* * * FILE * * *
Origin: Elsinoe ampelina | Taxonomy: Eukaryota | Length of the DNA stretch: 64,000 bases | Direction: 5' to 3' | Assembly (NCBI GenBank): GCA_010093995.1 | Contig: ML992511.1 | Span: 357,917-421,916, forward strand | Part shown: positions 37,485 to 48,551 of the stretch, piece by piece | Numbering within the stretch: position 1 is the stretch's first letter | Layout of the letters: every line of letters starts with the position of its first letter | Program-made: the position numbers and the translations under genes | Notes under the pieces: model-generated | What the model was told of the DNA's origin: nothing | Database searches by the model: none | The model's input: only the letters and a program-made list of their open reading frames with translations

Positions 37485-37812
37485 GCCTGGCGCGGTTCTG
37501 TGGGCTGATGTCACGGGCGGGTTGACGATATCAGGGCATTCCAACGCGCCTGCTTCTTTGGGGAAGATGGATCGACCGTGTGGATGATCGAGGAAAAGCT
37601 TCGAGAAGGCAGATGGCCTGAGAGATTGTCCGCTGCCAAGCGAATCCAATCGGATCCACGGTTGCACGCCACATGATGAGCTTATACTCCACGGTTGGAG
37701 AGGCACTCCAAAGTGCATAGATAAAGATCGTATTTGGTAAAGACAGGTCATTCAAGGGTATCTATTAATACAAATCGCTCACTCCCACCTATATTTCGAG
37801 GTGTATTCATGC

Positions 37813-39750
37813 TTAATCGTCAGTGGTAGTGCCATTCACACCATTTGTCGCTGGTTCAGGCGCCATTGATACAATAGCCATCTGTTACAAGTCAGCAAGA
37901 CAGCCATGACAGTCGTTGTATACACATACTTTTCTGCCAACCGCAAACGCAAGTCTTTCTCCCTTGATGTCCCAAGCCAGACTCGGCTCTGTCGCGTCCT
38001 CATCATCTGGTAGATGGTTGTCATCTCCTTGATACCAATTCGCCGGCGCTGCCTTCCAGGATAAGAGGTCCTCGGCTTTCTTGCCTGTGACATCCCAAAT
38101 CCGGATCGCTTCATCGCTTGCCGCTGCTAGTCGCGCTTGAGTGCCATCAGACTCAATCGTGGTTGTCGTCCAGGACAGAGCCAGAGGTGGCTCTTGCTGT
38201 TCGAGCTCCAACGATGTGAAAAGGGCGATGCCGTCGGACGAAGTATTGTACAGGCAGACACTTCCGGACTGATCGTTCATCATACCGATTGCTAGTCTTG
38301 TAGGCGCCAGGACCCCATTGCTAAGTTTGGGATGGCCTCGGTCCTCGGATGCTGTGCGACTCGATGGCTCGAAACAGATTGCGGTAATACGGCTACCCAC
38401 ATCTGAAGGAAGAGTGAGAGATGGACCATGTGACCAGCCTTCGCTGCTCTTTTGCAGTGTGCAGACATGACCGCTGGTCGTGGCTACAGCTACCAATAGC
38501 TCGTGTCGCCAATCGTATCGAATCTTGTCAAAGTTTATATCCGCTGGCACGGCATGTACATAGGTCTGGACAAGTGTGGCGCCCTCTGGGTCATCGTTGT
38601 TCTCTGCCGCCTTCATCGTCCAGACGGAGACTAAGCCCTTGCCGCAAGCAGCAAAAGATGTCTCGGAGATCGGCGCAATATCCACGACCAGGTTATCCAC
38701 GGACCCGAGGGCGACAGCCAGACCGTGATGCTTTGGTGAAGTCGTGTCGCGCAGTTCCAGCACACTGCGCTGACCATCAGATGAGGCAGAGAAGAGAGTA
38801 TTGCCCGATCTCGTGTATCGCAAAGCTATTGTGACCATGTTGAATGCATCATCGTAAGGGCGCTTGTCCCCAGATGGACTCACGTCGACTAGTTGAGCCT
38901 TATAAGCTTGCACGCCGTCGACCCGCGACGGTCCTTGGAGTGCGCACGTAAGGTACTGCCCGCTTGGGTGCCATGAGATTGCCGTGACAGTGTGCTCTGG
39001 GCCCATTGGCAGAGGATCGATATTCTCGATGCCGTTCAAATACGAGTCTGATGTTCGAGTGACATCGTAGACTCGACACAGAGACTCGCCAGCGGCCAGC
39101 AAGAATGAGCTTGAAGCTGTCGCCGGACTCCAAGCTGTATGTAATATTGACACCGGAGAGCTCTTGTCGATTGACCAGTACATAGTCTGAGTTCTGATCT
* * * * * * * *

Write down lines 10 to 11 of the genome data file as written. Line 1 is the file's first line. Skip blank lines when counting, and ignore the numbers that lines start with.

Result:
37901 CAGCCATGACAGTCGTTGTATACACATACTTTTCTGCCAACCGCAAACGCAAGTCTTTCTCCCTTGATGTCCCAAGCCAGACTCGGCTCTGTCGCGTCCT
38001 CATCATCTGGTAGATGGTTGTCATCTCCTTGATACCAATTCGCCGGCGCTGCCTTCCAGGATAAGAGGTCCTCGGCTTTCTTGCCTGTGACATCCCAAAT